When giving up smoking, most people will only experience the worst symptoms for as little as a few days or up to a couple weeks. However, beyond physical symptoms, cravings for nicotine can last much longer. We’ll take a look into typical withdrawal symptoms and how long they last.

 

The Withdrawal Timeline for Nicotine Addiction

 

After using nicotine for a long period of time, the user’s brain will become accustomed to the presence of nicotine. Once they quits smoking, the body will take some time to get used to not having nicotine anymore. Don’t fear the process; the effects can be rough at first but they do get better as time passes.

In the first few hours after the last dose of nicotine, common withdrawal symptoms can include:

  • anxiety
  • depression
  • trouble concentrating and thinking clearly
  • insomnia
  • irritability
  • increased appetite
  • restlessness
  • slowed heart rate
  • intense cravings for nicotine

After a few weeks without nicotine some withdrawal symptoms may stick around, however it depends on the individual. If the person experiences strong anxiety and/or depression related to giving up smoking, they may be more likely to have attention and sleep disturbance, cognitive performance changes, and restlessness. Increased appetite is one symptom that can hang around, too, which can sometimes result in weight gain. While all of these symptoms will eventually go away, cravings for cigarettes may last longer.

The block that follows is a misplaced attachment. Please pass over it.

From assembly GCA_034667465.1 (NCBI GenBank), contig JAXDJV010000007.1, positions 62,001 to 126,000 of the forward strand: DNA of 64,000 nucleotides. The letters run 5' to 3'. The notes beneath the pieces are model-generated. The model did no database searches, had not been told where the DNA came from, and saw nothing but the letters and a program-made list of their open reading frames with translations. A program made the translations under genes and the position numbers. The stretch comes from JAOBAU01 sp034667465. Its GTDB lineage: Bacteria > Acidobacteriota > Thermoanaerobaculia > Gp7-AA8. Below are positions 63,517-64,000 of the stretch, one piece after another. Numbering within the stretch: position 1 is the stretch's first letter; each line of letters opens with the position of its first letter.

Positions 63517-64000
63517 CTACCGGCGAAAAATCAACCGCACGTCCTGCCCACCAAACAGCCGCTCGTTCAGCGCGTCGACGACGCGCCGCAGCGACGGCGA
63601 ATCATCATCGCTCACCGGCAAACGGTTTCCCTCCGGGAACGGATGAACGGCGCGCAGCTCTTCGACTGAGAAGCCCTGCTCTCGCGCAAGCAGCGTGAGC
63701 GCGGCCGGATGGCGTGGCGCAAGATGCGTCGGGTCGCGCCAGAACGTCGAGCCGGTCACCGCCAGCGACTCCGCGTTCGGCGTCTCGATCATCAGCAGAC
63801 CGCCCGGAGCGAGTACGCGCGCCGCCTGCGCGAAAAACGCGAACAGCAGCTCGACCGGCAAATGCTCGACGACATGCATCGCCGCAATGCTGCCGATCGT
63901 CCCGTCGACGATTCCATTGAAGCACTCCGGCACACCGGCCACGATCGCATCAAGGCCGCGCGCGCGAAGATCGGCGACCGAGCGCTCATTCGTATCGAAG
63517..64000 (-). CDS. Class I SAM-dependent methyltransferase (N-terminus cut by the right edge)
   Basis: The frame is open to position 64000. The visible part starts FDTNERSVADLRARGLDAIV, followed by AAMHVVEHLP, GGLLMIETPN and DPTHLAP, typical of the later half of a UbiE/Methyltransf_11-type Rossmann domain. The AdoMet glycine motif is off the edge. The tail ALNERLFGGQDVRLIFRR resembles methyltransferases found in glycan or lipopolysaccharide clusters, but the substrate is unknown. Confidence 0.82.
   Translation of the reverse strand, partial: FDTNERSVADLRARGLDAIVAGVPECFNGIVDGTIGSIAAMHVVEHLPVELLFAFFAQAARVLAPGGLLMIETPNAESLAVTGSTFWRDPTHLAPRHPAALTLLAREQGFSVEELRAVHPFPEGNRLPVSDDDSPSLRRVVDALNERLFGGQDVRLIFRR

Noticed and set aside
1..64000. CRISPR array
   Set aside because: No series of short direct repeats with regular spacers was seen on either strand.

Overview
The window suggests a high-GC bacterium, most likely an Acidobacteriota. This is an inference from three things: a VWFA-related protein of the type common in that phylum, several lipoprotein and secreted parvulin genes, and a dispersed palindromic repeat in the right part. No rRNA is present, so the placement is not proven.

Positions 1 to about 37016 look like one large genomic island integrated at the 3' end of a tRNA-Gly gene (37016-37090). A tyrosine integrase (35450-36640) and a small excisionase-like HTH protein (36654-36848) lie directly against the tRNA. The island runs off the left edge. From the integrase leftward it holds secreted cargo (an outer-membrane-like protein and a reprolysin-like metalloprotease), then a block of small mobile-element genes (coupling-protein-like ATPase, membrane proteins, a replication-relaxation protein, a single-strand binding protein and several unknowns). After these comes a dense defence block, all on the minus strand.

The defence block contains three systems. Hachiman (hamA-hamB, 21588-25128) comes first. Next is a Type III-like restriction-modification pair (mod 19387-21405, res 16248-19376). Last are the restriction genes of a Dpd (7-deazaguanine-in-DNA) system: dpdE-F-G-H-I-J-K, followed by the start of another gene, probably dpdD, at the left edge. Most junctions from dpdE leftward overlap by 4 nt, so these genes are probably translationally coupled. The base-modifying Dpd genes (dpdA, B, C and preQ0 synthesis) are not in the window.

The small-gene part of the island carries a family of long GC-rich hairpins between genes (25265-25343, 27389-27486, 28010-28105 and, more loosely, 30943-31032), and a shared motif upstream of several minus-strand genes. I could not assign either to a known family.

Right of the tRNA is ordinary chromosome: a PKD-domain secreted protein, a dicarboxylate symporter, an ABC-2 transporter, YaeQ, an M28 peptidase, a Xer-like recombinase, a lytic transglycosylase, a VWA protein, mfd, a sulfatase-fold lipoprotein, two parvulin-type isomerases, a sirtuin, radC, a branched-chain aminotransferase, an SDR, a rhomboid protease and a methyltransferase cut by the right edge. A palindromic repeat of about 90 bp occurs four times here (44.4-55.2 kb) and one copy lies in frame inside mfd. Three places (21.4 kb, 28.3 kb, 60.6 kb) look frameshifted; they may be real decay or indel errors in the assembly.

The official name for nicotine withdrawal, nicotine withdrawal syndrome generally is the worst during the first month of abstinence. Again, this can vary per person, and in some cases only last for 10 days after quitting.

The good news about nicotine withdrawal syndrome is there are methods to help. Behavioral treatments and medications can help many smokers quit for the long-term. Popular medications to treat nicotine withdrawal include:

  • Smoking cessation medicines, like Chantix. While these are non-nicotine based medications, they act on the part of the brain affected by nicotine. This can be prescribed by doctors, and is helpful in easing withdrawal symptoms as well as blocking nicotine effects should the user begin smoking again.
  • Antidepressants are often used to help quit smoking. Bupropion, or Zyban has been approved by the FDA.
  • Nicotine replacement therapy is popular for those giving up cigarettes. Nicotine gum or patches are available without a prescription, and contain enough nicotine to help treat withdrawal symptoms.

One thing to remember when giving up nicotine is that cravings can occur months, even years after quitting smoking. For help, call Treatment Now today at xxx-xxx-xxxx.

 

 

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